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Gone But Not Forgotten: Labor Flows, Knowledge Spillovers, and Enduring Social Capital

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  • Ajay Agrawal
  • Iain Cockburn
  • John McHale

Abstract

It is well known that patent citations occur disproportionately between patents issued to inventors living in the same location, which has been taken as evidence of geographically localized knowledge spillovers. In this study, we find that patent citations also occur disproportionately often in locations where the cited inventor was living prior to being issued the patent in question, which we interpret as evidence of a significant role played by social capital in promoting knowledge spillovers. We first develop a model of purposeful investments in social capital by co-located inventors that incorporates the effect of expected mobility. Using patent and citation data, we then test two hypotheses motivated by the model. First, we find strong evidence in support of the enduring social capital hypothesis; social ties that facilitate knowledge transfer persist even after formerly co-located individuals are separated. Consistent with the model, we find that individuals with higher ex ante mobility are somewhat less likely to invest in location-specific social relationships, but the pattern of spillovers implied by patent citations is consistent with them investing in those social relationships that survive subsequent geographic separation. Second, we find strong evidence that the social ties associated with co-location are particularly important for facilitating knowledge spillovers across technology fields or communities of practice where alternative mechanisms for transferring knowledge are more costly.

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Bibliographic Info

Paper provided by National Bureau of Economic Research, Inc in its series NBER Working Papers with number 9950.

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Date of creation: Sep 2003
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Publication status: published as Agrawal, A., I. Cockburn and J. McHale. "Gone But Not Forgotten: Labor Flows, Knowledge Spillovers and Enduring Social Capital." Journal of Economic Geography 6, 5 (2006): 571-591.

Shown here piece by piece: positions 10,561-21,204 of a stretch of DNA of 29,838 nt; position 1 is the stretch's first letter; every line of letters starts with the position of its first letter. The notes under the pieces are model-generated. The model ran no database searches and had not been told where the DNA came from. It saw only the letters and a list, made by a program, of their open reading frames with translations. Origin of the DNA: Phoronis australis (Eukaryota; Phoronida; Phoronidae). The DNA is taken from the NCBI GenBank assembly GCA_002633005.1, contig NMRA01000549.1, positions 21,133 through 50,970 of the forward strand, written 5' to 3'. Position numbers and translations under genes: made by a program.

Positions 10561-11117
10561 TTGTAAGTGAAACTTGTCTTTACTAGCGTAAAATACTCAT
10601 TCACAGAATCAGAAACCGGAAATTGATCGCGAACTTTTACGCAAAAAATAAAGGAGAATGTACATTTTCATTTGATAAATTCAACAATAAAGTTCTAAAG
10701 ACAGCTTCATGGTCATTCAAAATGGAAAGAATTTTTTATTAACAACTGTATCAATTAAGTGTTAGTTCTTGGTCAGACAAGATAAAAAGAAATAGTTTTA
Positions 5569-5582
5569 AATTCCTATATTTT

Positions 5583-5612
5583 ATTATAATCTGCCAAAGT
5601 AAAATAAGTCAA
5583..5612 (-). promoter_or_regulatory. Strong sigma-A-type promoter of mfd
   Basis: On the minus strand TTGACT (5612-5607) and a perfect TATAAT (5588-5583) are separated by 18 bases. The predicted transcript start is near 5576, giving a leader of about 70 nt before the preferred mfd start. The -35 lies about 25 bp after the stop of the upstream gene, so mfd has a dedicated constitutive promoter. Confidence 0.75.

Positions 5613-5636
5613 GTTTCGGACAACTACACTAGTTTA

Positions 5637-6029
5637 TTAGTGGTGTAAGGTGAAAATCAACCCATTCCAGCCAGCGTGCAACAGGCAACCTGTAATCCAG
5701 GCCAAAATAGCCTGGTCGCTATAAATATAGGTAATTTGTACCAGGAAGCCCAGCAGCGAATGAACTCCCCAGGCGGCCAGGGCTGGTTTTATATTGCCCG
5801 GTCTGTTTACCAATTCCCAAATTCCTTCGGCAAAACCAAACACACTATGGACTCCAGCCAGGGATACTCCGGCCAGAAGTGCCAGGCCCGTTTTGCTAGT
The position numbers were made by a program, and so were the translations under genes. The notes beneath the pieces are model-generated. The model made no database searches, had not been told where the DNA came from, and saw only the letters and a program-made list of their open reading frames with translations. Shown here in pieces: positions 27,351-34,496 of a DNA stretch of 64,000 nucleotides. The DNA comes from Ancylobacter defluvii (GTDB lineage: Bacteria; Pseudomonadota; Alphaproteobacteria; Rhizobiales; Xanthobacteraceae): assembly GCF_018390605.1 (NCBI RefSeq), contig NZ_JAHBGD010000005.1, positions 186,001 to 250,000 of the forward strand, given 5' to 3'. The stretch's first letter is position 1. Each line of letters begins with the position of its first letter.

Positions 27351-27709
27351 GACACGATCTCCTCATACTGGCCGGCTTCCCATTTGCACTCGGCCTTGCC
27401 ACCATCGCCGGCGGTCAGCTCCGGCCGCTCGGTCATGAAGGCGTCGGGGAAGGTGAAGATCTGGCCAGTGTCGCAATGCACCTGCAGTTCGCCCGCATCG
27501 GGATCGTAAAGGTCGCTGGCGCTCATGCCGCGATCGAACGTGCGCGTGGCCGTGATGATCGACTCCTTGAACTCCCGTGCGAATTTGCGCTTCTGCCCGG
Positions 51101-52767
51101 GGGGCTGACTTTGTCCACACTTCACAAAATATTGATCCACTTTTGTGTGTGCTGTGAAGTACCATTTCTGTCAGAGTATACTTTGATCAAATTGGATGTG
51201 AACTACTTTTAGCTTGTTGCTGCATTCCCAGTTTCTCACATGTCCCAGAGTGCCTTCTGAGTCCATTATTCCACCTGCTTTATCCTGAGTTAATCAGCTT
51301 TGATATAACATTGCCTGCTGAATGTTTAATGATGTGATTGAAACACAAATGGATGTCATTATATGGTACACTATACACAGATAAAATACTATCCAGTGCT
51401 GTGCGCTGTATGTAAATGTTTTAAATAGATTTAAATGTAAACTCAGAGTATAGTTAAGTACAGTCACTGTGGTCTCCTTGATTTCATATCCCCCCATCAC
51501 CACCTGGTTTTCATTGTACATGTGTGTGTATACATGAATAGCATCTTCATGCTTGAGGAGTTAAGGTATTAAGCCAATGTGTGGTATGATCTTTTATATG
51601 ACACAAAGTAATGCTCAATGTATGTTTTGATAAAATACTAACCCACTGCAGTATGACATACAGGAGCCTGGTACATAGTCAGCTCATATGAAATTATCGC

Handle: RePEc:nbr:nberwo:9950

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  1. Audretsch, David B & Feldman, Maryann P, 1996. "R&D Spillovers and the Geography of Innovation and Production," American Economic Review, American Economic Association, vol. 86(3), pages 630-40, June.
  2. Adam B. Jaffe & Manuel Trajtenberg & Michael S. Fogarty, 2000. "The Meaning of Patent Citations: Report on the NBER/Case-Western Reserve Survey of Patentees," NBER Working Papers 7631, National Bureau of Economic Research, Inc.
  3. George J. Borjas, 1994. "The Economic Benefits from Immigration," NBER Working Papers 4955, National Bureau of Economic Research, Inc.
  4. Edward L. Glaeser & David Laibson & Bruce Sacerdote, 2002. "An Economic Approach to Social Capital," Economic Journal, Royal Economic Society, vol. 112(483), pages 437-458, November.
  5. Iain M. Cockburn & Samuel Kortum & Scott Stern, 2002. "Are All Patent Examiners Equal? The Impact of Examiner Characteristics," NBER Working Papers 8980, National Bureau of Economic Research, Inc.
  6. Paul M Romer, 1999. "Endogenous Technological Change," Levine's Working Paper Archive 2135, David K. Levine.
  7. Zucker, Lynne G & Darby, Michael R & Brewer, Marilynn B, 1998. "Intellectual Human Capital and the Birth of U.S. Biotechnology Enterprises," American Economic Review, American Economic Association, vol. 88(1), pages 290-306, March.
  8. Romer, Paul M, 1986. "Increasing Returns and Long-run Growth," Journal of Political Economy, University of Chicago Press, vol. 94(5), pages 1002-37, October.
  9. Manuel Trajtenberg & Rebecca Henderson & Adam Jaffe, 1997. "University Versus Corporate Patents: A Window On The Basicness Of Invention," Economics of Innovation and New Technology, Taylor & Francis Journals, vol. 5(1), pages 19-50.
  10. James E. Rauch, 2001. "Business and Social Networks in International Trade," Journal of Economic Literature, American Economic Association, vol. 39(4), pages 1177-1203, December.
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